Some speak as if the "new life" comes mainly through the Holy Spirit. But Jesus is also part of how we receive new life.
I have come that they might have life, and have it abundantly. (John 10:10)
This idea of new life is part of Jesus' teaching to us about the kingdom of God. Over and over as he explained what the kingdom of God is like, he often started by speaking of a seed, a new life that grows:
The kingdom of heaven is like a man who cast seed on the ground. (Mark 4:26)
It is like a grain of mustard seed. (Mark 4:31)
A sower went out to sow his seed (Luke 8:5)
Christ gives us the picture of growing things -- things started by seed and maturing to bring fruit -- as a way to understand how the new life leads to growth and maturity:
Other seed fell into good ground and brought forth fruit. (Matthew 13:8)
Every good tree brings forth good fruit. (Matthew 7:17)
Jesus and his followers speak of the last judgment using the same "seed" theme, speaking of a harvest of the good that the earth has grown:
When the fruit comes forth, then he gathers with the sickle because the harvest has come. (Mark 4:29)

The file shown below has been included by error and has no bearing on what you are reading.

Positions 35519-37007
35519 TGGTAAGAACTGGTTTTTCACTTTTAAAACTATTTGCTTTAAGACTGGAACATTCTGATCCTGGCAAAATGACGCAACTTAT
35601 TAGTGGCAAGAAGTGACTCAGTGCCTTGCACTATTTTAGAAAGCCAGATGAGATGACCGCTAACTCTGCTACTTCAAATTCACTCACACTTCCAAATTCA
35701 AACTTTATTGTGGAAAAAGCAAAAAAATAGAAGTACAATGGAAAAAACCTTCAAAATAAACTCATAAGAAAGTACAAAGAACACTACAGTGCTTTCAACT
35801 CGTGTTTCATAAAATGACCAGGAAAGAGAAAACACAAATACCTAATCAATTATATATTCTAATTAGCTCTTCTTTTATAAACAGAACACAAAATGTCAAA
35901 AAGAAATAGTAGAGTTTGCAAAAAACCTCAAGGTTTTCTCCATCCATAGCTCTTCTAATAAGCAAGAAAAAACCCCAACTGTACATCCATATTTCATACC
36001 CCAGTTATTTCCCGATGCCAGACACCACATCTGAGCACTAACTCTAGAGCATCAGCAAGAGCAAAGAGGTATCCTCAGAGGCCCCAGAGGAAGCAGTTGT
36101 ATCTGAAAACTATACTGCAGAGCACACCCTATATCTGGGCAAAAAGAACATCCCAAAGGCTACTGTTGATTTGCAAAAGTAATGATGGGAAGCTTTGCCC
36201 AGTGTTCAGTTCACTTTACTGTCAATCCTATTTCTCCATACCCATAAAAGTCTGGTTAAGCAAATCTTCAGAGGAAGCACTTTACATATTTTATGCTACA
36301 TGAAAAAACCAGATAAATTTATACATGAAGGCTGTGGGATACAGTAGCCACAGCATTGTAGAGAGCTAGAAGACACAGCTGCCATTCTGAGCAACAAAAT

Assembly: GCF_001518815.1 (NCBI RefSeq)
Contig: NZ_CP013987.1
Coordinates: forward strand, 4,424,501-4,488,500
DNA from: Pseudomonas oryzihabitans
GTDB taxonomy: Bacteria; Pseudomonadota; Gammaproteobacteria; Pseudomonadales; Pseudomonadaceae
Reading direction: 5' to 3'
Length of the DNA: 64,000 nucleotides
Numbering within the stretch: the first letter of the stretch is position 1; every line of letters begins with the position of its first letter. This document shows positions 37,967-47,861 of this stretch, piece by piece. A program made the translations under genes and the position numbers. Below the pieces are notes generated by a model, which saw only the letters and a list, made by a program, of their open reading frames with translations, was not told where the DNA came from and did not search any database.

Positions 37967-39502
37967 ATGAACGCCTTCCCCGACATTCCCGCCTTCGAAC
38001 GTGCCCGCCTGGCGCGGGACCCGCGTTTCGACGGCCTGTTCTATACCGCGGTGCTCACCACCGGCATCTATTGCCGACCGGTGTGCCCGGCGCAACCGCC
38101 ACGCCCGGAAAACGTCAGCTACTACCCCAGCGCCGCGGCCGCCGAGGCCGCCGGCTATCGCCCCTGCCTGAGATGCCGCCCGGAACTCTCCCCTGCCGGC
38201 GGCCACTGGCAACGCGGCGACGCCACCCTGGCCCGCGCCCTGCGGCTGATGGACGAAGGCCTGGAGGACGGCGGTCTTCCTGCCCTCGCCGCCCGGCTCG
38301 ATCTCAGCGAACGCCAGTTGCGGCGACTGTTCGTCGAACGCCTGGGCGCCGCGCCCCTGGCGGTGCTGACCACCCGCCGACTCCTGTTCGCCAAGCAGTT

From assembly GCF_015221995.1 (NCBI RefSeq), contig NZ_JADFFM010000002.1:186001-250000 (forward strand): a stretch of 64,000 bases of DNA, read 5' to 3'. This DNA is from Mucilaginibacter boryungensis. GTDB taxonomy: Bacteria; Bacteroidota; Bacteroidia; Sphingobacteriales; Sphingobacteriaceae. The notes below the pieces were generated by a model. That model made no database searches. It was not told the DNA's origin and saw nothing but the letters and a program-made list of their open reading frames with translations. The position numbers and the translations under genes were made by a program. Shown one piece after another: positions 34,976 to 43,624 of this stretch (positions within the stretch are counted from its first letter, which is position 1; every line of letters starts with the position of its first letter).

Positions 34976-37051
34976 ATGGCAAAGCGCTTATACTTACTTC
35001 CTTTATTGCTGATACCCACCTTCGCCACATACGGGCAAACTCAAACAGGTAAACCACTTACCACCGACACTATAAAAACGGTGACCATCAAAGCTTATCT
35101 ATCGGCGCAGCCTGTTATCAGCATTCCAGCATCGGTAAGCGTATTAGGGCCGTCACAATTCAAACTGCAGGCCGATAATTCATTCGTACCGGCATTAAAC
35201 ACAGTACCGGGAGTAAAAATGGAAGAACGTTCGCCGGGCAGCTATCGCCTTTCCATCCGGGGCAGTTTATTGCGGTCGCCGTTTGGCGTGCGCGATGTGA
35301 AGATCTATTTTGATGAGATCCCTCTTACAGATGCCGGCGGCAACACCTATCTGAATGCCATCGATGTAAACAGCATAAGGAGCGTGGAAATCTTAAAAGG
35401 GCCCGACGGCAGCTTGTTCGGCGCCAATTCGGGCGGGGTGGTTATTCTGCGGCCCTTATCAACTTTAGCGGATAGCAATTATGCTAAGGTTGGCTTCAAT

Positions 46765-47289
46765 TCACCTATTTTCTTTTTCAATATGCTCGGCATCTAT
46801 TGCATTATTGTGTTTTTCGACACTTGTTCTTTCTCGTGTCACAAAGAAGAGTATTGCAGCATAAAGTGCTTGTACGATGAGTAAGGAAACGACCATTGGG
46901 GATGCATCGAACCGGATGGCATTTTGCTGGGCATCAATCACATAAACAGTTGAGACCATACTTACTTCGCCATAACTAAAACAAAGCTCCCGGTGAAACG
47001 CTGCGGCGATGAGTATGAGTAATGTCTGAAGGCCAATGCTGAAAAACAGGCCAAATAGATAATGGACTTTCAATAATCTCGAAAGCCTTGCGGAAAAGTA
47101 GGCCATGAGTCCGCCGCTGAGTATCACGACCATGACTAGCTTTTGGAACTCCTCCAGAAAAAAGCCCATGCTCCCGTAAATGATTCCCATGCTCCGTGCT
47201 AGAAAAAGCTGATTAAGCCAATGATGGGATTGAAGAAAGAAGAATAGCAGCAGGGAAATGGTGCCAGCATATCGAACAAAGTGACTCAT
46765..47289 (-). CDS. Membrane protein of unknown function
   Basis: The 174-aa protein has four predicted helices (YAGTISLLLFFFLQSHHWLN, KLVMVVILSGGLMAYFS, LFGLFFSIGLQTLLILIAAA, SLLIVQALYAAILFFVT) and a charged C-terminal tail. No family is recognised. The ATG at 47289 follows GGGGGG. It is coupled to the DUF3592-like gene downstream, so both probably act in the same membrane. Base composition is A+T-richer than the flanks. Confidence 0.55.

Thrust in your sickle and reap, for the harvest time has come; the harvest of the earth is ripe. (Revelation 14:14)
If Jesus says new life comes as a seed, where does it start? What is the seed?
Now the parable is this: the seed is the word of God. (Luke 8:11)
Being born again, not of perishable seed but imperishable, by the Word of God, which lives and remains forever. (1 Peter 1:23)
Peter's proof that our new life is imperishable is this: the new life comes from the Word of God, and the Word of God is imperishable, therefore the new life is imperishable. It is more than a figure of speech to Peter when he says that we have new life by being born again from the seed of the Word of God. He pictures the word of God as living and active -- able to bring us to new life and cause us to be born again.
To be continued ...